I’d like to talk about whether or not coders are worth it? My Dad was a structural engineer for his working life, he worked for various local governments around Yorkshire and worked very hard! He didn’t have a degree but he was ever so experienced and was often given the role of mentor to newly qualified structural engineers. He’d take these young people with freshly minted degrees and mould them into structural engineers.
Structural engineers are, or at least my Dad was, those people who check the drawing that architects make of new buildings – or alterations to existing structures – and make sure that they don’t fall down. They make sure that they don’t fall down in strong winds or with lots of people inside, they are brilliant people but not particularly well known. That school, office or house you’re in shouldn’t fall down with you in it thanks to structural engineers checking that the architects cunning plan of creating a wall out of tissue-paper didn’t pass muster…
Structural engineers are worth it! They save lives in their own quiet and unassuming way.
There’s a fascinating joke about Psychiatrist that’s close to my heart, it goes like this:
Philosophers build castles in the air.
Psychotics live in them,
and Psychiatrists charge the rent.
I guess that’s a little like what structural engineers do. They make sure that the castles that are dreamt up by architects down fall down on anyone else.
They take a virtual building, one that used to be represented by lines on paper but is more and more represented by pixels on the screen, and make sure that it works as it should.
I code. I code as a job and as a hobby. I code applications that make sure that the correct taxes get paid, that local government officers can check their progress against national standards, that make the job of taking orders over the phone at take away restaurants easier, applications that allows residents of a ward within an administrative boundary to check crime figures and the location of polling stations, that allow anyone to check spending within an administrative boundary, that show the proper action of a canal lock, that show the river levels over a period of time… and many many other things. Goodness I code!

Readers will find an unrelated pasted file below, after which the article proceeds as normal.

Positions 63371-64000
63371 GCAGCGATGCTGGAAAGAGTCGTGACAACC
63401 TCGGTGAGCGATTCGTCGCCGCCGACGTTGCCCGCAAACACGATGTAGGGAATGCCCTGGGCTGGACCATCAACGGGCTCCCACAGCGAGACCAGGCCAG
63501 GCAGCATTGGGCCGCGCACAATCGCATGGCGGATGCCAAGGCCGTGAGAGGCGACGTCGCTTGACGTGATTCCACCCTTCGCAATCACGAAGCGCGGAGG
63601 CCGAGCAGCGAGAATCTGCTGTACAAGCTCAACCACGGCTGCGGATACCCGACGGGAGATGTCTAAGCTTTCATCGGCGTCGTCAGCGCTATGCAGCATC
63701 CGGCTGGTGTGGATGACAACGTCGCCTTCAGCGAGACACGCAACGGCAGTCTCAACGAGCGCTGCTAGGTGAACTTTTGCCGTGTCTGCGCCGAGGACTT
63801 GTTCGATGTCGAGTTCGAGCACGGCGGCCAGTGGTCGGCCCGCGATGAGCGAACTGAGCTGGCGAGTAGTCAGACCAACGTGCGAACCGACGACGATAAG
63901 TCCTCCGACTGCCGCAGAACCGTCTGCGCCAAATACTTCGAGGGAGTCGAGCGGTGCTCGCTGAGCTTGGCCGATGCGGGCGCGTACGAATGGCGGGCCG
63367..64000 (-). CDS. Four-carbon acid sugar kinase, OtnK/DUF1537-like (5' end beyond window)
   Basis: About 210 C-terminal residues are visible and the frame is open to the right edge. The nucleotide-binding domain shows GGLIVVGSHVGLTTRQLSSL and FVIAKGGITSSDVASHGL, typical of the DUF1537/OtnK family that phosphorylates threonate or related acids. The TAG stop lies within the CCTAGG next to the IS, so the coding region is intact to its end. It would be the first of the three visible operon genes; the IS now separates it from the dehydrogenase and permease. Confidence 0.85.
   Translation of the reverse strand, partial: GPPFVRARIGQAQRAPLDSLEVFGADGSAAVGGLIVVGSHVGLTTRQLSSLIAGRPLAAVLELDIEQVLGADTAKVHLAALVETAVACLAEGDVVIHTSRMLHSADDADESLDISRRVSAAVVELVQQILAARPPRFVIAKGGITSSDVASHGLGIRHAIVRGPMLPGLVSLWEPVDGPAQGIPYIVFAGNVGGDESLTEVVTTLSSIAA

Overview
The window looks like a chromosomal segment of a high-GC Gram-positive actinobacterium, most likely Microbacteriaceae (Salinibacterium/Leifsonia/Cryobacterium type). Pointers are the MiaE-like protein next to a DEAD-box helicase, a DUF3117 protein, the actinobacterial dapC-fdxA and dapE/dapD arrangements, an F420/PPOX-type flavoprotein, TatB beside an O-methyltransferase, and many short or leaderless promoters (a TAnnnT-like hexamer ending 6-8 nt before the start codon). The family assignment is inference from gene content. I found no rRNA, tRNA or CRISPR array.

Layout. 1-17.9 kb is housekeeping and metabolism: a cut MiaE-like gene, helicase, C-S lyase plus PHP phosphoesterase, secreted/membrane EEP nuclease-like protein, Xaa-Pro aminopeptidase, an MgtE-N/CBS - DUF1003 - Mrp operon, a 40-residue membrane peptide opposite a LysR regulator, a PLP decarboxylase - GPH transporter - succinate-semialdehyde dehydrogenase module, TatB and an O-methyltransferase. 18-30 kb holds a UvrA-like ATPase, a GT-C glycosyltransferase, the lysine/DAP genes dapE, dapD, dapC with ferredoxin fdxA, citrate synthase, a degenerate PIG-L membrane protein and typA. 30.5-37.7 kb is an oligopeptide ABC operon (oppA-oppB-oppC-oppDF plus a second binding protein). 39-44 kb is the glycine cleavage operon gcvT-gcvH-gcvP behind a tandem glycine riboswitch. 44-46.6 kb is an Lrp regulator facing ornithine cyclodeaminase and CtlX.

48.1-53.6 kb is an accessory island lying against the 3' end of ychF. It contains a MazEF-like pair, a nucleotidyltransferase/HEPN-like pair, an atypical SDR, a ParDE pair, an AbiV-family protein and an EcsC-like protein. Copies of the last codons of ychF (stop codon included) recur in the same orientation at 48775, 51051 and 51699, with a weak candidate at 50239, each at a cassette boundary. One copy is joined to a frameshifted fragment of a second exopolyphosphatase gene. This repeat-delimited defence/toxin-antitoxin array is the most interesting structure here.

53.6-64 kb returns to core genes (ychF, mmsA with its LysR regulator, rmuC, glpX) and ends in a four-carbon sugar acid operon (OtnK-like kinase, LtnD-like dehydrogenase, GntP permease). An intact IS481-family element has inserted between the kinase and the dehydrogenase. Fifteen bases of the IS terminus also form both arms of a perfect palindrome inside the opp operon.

I shuffle bits of data around in my head in order to correctly model the shuffling of bits within a lump of silicone which is, quite frankly, beyond my ken.
My Dad didn’t build the buildings he checked the calcs on. He didn’t get his hands dirty making the things he helped to make safe. I do build the things I shuffle in my head but there’s nothing physical to show for all that shuffling.
I don’t know how I feel about that – I think coding is cool! I think it’s one of the best things anyone can do. It stretches my mind! I’m not Mensa material but I do love what I do. I’ve done my fair share of affecting the physical world in the past. I’ve volunteered as a carer for those with physical disabilities and nursed those with mental illnesses. I don’t want recognition for those things – they were things I knew I had to do in order to pay off some of the debt I owe a society that has nurtured me and mine and, at the age of 40, allowed me to do the thing that I love doing. But the things I make require a whole infrastructure to exist in order for them to even appear before you. I can’t point to a concrete thing and say I made that. My dad could, I can’t.
I’m not paid an exceptional amount – not a pittance mind you – not as much as I have been paid in the past as a nurse. But I don’t work unsocial hours (unless I want to that is). I do get to do what I want most of the time and work with cool new things (when they work in early versions of IE). I work alongside people who’re cool and understand what I’m saying most of the time. But the things we make aren’t physical. I know they have an effect on people but saving a local government a shed load of money that they can put into important services isn’t as cool as pointing to a building and saying – I helped make that.
I guess it’ll do though and I think I’m worth it!